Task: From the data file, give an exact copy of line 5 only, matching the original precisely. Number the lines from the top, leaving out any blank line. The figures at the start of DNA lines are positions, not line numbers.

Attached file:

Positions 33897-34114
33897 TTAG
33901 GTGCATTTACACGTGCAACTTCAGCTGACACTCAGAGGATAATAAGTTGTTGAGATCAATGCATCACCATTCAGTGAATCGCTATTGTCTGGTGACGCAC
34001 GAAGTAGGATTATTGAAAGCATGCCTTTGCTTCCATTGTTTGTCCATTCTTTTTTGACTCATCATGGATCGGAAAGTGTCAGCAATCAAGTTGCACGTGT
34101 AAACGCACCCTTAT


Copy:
34101 AAACGCACCCTTAT